Students take stand against poverty

Students take leadership roles in addressing community’s poverty problem

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Photo by Nicole Bellford

Rachel Esselman (left) and Sophia Thoen (right) have taken leadership roles at Eau Claire’s Clear Vision Poverty Summit, a program designed to address the area’s poverty issue.

According to the United States Census Bureau, 17.7 percent of the Eau Claire population lies below the poverty line.This amount surpases Wisconsin’s state average of 13.2 percent, as well as the national average of 14 percent.

In other words, 12,000 people in the Eau Claire area struggle with recurring food and home instability. Clear Vision reports Eau Claire’s homeless shelters deal with severe overflow problems almost every day.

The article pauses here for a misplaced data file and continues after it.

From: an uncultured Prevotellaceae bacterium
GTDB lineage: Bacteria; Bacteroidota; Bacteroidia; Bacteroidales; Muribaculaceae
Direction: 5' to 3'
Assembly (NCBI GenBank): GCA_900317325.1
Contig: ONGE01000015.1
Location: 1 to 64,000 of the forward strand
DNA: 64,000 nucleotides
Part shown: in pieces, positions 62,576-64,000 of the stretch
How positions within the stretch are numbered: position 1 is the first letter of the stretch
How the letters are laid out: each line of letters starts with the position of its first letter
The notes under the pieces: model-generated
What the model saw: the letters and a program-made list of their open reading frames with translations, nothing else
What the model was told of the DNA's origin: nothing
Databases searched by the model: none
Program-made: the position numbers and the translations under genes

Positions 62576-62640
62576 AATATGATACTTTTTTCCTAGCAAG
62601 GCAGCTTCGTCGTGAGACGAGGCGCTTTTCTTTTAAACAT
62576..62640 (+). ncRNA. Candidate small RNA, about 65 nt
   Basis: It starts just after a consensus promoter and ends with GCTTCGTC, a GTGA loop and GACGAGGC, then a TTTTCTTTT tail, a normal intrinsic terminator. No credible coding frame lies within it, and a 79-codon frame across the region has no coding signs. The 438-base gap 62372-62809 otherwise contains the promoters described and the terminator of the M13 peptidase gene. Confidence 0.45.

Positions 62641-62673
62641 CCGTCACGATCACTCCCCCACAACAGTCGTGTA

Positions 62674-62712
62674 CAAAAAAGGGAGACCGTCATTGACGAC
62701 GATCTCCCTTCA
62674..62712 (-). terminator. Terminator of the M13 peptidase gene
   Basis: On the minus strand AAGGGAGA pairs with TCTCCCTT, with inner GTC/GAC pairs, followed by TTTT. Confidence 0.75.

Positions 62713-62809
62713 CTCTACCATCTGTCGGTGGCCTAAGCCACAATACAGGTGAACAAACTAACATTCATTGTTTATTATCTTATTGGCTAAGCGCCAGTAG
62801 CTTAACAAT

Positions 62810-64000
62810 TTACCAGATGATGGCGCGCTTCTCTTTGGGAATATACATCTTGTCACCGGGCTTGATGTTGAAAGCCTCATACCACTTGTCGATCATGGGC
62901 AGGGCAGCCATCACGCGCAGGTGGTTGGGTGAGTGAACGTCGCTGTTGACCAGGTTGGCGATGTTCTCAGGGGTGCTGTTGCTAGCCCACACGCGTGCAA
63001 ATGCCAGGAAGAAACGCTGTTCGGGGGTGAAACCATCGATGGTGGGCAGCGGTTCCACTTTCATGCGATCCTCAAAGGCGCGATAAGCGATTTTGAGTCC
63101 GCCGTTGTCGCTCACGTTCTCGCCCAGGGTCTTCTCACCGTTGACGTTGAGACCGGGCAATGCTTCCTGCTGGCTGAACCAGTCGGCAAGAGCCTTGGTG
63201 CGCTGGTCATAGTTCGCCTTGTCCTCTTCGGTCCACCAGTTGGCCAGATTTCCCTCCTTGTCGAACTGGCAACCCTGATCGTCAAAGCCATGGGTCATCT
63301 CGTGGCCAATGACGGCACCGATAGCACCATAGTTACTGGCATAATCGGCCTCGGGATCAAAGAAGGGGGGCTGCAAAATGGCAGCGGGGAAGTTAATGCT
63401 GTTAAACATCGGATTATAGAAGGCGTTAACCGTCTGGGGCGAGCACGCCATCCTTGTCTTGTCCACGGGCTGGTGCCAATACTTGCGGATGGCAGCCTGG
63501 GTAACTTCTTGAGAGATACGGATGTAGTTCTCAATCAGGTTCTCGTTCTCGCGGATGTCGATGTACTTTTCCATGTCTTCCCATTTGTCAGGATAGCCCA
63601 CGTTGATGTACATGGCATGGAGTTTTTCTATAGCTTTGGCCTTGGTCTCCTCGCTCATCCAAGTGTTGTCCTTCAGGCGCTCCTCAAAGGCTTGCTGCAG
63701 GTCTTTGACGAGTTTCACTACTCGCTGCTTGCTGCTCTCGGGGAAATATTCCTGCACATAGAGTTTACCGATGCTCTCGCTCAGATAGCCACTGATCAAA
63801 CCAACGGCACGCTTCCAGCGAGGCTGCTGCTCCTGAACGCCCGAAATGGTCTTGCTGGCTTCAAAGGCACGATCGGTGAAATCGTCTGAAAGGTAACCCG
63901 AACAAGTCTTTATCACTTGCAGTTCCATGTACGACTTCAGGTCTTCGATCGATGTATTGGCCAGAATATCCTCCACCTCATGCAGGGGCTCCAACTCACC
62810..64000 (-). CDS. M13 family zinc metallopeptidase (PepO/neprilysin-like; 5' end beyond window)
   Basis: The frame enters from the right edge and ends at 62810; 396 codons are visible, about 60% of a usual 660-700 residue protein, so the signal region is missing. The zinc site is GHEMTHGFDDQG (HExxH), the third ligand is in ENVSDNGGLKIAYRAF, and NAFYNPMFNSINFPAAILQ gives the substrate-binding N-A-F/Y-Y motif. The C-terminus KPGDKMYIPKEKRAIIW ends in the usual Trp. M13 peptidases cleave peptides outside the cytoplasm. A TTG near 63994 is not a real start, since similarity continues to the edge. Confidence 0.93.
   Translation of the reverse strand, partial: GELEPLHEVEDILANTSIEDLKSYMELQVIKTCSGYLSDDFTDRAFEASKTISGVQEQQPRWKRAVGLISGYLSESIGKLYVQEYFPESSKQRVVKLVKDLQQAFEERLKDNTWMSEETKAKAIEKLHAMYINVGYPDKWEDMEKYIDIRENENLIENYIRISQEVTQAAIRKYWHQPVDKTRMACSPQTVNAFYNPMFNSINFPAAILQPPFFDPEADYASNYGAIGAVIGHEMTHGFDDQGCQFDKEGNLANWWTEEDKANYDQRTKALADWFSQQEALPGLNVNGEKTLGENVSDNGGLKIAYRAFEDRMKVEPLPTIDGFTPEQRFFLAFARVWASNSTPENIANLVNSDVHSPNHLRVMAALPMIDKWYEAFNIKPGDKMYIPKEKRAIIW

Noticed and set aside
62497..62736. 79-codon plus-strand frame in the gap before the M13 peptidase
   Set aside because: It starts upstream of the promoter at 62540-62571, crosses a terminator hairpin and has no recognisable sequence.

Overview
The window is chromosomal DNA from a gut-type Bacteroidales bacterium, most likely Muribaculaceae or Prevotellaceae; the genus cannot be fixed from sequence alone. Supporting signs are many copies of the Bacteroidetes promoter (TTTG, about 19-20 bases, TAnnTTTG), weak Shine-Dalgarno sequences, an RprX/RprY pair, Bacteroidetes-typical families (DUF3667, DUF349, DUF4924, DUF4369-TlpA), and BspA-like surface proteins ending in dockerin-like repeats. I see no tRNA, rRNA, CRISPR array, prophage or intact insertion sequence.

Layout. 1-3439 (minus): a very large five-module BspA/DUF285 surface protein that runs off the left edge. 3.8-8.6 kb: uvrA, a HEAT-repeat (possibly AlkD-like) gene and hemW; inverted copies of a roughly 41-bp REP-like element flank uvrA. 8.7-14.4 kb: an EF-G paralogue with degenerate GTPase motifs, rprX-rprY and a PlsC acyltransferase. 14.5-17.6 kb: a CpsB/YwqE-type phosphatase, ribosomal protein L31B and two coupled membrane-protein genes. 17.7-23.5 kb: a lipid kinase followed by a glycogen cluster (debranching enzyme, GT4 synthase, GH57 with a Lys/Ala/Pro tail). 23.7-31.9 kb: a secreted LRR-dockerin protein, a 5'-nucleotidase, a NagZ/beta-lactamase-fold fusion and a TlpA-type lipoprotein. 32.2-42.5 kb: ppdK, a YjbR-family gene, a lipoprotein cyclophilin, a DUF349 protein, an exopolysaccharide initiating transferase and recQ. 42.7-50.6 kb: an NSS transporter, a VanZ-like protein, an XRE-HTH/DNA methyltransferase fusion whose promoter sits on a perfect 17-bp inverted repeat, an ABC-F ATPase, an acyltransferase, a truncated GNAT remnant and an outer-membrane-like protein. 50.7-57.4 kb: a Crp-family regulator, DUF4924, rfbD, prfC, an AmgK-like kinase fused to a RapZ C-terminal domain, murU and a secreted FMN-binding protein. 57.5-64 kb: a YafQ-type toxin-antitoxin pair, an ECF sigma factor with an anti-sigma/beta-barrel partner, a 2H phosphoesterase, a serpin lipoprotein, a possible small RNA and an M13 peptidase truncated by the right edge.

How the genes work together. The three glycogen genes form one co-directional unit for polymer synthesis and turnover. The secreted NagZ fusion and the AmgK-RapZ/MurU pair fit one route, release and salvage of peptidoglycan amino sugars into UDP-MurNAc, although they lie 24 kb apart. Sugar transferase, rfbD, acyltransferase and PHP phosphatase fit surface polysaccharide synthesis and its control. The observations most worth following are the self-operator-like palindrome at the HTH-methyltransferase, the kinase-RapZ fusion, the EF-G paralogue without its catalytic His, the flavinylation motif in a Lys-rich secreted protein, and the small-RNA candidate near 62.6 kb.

In addition, one in five children in Eau Claire are food insecure and nearly 40 percent of students in the Eau Claire area school district qualify for free or reduced lunch.

While poverty is a clear problem on the rise in the Eau Claire area, UW-Eau Claire students Sophia Thoen and Rachel Esselman hope their efforts alongside the local community’s Clear Vision Poverty Summit will generate much needed change.

“We definitely have a poverty problem around here,” said Esselman, a senior English and psychology student. “People who aren’t as exposed to it may not realize it, but that doesn’t mean it’s not there, and that doesn’t mean we shouldn’t do something about it.”

The Clear Vision Eau Claire Program defines themselves as “an inclusive citizen-based community visioning and strategic planning initiative, with a mission to engage with the community for the common good.”